BASE ALCATRAZ, Helmand province, Afghanistan (8/26/2011) - Marines
and sailors of 3rd Reconnaissance Battalion, Regimental Combat Team
8, paused to remember the life of Sgt. Daniel Gurr, Aug. 26 during a
ceremony at Patrol Base Alcatraz, Helmand province, Islamic Republic
Gurr was killed in action Aug. 5 while
conducting combat operations in the Upper Sangin Valley of Northern
Helmand province. Gurr was 21 and from Roosevelt, Utah.
During the ceremony, many Marines and sailors came forward to talk
about the impact Gurr had played in their lives. Gurr, a 2008
graduate of Uintah High School, was remembered as a hardworking,
selfless and dedicated Marine willing to go the extra mile to take
care of his brothers-in-arms.
“If there was a post to be
stood, a head to be cleaned or a deck to be built he was the first
one to roger up to the task,” reflected Cpl. Kahmdon Flanary, a
fellow squad member from Company B, 3rd Recon Bn. “I spent
countless, dreaded pool days with Danny, and let me tell you that
he'd be the first to tell you that he couldn't swim very well and
hated every second of it. But to this day, I never saw him quit at
it; or anything for that matter.”
According to his fellow
Marines, Gurr had been with the unit for almost three years and
during this time the unit became as close as family.
Aug. 26, 2011 - Cpl. Matthew Wrisley, a member of 3rd Reconnaissance Battalion, pauses in a moment of reflection at the battlefield memorial for USMC Sgt. Daniel Gurr, who was killed in action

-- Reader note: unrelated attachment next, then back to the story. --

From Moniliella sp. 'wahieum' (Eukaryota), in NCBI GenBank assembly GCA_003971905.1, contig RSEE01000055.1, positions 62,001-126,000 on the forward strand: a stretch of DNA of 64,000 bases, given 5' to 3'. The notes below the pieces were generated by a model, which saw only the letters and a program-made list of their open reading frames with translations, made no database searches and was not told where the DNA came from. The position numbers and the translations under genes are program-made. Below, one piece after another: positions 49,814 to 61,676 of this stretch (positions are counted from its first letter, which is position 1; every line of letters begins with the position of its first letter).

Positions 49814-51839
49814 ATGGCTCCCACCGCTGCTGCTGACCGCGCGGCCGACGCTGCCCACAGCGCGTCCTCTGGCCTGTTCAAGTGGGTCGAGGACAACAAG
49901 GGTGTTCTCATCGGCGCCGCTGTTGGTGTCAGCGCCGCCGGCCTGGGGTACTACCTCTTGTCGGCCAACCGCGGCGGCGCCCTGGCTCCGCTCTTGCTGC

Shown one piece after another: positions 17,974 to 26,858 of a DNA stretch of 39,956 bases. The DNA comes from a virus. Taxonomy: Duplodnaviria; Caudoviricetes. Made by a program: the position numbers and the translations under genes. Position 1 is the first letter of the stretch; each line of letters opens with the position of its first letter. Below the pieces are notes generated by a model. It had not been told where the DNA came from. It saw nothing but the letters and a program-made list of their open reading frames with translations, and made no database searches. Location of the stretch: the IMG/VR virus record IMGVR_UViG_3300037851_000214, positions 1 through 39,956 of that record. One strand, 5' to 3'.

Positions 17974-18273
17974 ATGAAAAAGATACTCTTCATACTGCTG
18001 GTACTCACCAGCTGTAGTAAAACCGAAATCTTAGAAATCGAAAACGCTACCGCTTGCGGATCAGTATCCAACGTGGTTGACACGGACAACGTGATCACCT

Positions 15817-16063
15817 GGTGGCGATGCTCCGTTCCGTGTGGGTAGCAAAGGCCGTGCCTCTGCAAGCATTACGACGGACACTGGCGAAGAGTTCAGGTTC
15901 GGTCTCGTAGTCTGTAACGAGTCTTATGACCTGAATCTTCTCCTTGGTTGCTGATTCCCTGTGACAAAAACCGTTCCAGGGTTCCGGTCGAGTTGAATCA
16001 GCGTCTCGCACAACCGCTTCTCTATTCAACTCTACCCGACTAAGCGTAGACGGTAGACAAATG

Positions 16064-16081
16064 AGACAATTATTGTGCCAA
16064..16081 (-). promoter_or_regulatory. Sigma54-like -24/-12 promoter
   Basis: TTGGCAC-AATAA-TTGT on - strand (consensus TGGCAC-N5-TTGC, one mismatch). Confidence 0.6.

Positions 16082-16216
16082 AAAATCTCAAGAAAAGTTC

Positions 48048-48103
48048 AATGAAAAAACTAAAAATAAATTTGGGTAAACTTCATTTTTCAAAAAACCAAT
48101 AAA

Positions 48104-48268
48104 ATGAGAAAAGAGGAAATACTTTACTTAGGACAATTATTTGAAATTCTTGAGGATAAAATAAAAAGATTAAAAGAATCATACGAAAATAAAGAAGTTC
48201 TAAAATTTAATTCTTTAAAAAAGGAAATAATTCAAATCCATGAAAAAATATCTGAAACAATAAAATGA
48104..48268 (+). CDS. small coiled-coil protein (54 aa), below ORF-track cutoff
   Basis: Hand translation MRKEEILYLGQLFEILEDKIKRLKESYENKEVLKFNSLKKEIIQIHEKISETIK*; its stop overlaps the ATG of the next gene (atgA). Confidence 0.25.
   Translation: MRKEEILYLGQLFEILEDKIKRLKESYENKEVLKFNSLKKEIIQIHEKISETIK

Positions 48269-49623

on Aug. 5, 2011 during combat operations in the Upper Sangin Valley of Helmand province, Afghanistan. Photo by USMC Staff Sgt. Ryan Smith
“When you spend that much time with someone, you learn basically
everything there is to know about each other,” said Sgt. Michael
Barczak, addressing the more than 200 attendees at the ceremony.
“You learn about their family, their friends and their girlfriend.
You learn about the town they grew up in, and what they used to do
for fun or for a living. You learn about the things they're most
proud of as well as the things they're most ashamed of. All of the
skeletons come out of the closet so to speak, and when the smoke
settles, what you have is a forged bond that can not be broken by
anything or anyone.
“When you let someone so deeply into your
life, that person never leaves you,” said Barczak, as he gently
wiped away a tear. “When that same person is so abruptly taken away
from you, you are left with a large gaping hole in your heart that
no one can ever fill.”
Following the speeches by the Marines,
a 21-gun salute was fired and taps played. Somber faces sketched
over a few in the crowd as the ceremony concluded. All attendees
took a brief moment to pay their final respects to their fallen
friend, each stopping to salute his battlefield memorial and say
The emotional tribute to their fallen friend could
best be summarized in the words of Barczak.
“You can fill
that hole with any emotion you want: happiness for having the
pleasure of knowing such a great person, sadness for those who loved
him most, hatred for those who took him away. However, in the end
all you are left with are the memories you've made with them and
most importantly, a brother's love.
“Look at your brothers;
look all around you and see their faces. You may
love them or hate them but make no mistake; we are in this fight
By USMC Staff Sgt. Ryan Smith
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